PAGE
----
I am the son and the heir
of a shyness that is criminally vulgar.
I am human and I need to be loved
just like everybody else does.
When you say it's gonna happen "now,"
well, when exactly do you mean?
See I've already waited too long
and all my hope is gone.
You know this song. You do. It starts with Johnny Marr's guitar, cycling through a tremolo that is both cool and aggressive. The beat is contagious, driving. It is the intro of a gang strutting down a street, of a sleek automobile zooming along a highway. The sound of sexy.
More than that, "How Soon is Now?" is the anthem of a generation. The combination of Morrissey's smug attitude and forceful vocals, coupled with Marr's unique style, creates a sound that is utterly unique, yet embodies the 1980s blend of decadence and depression. With How Soon, The Smiths became the first in a long line of guitar-driven, synth-heavy, indie Brit bands that dominated dance clubs of the day.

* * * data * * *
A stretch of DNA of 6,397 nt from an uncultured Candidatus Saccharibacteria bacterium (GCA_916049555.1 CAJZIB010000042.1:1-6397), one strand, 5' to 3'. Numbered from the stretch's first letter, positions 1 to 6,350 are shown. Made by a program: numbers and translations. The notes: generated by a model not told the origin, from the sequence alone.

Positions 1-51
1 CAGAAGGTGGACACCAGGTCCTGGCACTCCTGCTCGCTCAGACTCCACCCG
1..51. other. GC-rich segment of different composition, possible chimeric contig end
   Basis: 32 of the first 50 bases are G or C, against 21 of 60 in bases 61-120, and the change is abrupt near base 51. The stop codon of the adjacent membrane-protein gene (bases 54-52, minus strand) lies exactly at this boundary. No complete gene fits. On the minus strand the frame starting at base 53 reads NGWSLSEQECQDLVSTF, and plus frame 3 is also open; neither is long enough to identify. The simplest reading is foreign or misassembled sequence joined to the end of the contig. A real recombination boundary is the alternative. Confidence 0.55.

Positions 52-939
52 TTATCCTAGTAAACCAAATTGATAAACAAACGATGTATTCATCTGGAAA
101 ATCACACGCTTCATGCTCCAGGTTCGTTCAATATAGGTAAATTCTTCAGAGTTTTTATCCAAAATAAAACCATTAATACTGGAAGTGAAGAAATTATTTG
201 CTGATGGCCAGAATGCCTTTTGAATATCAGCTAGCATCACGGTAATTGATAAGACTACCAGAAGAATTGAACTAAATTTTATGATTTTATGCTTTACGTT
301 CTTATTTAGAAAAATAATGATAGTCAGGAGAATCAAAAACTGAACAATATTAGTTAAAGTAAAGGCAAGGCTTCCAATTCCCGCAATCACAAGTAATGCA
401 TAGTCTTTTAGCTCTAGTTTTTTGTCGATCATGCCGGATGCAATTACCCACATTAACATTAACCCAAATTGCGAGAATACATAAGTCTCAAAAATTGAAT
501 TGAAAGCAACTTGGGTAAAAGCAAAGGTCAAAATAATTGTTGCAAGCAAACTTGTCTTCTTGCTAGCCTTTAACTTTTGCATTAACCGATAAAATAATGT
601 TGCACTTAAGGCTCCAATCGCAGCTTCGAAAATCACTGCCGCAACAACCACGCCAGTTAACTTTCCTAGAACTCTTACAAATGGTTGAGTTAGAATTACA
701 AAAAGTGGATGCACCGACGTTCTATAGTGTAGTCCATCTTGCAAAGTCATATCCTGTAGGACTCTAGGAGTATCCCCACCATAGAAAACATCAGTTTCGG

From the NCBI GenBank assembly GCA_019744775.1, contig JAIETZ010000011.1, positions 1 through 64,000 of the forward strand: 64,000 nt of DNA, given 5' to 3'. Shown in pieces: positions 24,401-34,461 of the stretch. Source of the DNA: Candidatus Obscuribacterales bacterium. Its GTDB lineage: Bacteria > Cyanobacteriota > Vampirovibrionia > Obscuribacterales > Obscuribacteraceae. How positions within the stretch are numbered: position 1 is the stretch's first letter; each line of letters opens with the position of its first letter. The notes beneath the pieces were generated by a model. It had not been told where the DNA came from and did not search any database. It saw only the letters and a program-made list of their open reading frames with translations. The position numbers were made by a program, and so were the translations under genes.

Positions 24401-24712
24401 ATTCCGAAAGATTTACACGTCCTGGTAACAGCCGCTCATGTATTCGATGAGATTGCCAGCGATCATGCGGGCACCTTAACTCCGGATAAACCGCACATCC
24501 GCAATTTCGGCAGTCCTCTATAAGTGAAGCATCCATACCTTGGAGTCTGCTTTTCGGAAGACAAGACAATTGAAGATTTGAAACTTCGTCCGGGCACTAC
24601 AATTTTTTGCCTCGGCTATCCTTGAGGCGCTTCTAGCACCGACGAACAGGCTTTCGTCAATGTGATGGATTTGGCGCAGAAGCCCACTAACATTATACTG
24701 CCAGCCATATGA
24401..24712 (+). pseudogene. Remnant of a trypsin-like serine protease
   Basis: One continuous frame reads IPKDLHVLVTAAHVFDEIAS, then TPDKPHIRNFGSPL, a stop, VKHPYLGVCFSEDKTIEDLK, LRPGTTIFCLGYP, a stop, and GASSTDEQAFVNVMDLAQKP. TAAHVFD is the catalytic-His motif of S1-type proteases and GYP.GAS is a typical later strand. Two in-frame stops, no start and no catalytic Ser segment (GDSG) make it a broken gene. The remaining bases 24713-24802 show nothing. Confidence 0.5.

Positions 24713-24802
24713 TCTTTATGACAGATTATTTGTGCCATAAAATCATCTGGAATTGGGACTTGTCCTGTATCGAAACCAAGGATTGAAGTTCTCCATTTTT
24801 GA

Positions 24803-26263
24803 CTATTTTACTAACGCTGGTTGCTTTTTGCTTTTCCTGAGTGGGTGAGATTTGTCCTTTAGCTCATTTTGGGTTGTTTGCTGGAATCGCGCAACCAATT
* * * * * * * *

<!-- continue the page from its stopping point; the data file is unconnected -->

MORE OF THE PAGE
Originally pressed on the Hatful of Hollow release and again on Meat is Murder, "How Soon is Now?" is a poppier track than any of the others on either album. In fact, die-hard Smiths fans sometimes begrudgingly acknowledge the popularity of the song. The easiest comparison is Radiohead's "Creep," a rock ballad of epic proportions that has sort of washed out the Radiohead name for less-familiar fans. While fantastically written and timelessly catchy, How Soon falls somewhat off-kilter from more traditional Smiths songs.
Regardless of its implications for Morrissey, Johnny, and company, "How Soon is Now?" sparked a generation of coolly melancholic teenagers to internalize a fusion of dance and rock. It is so compelling, in fact, as to merit endless reproductions, samplings, and covers by a long line of musicians, including Everclear and The Meatmen. The most notable cover was done by Love Spit Love, featured on the witchy motion picture, The Craft, and later as the theme for the television show, Charmed.
Some fact checking by allmusic.com.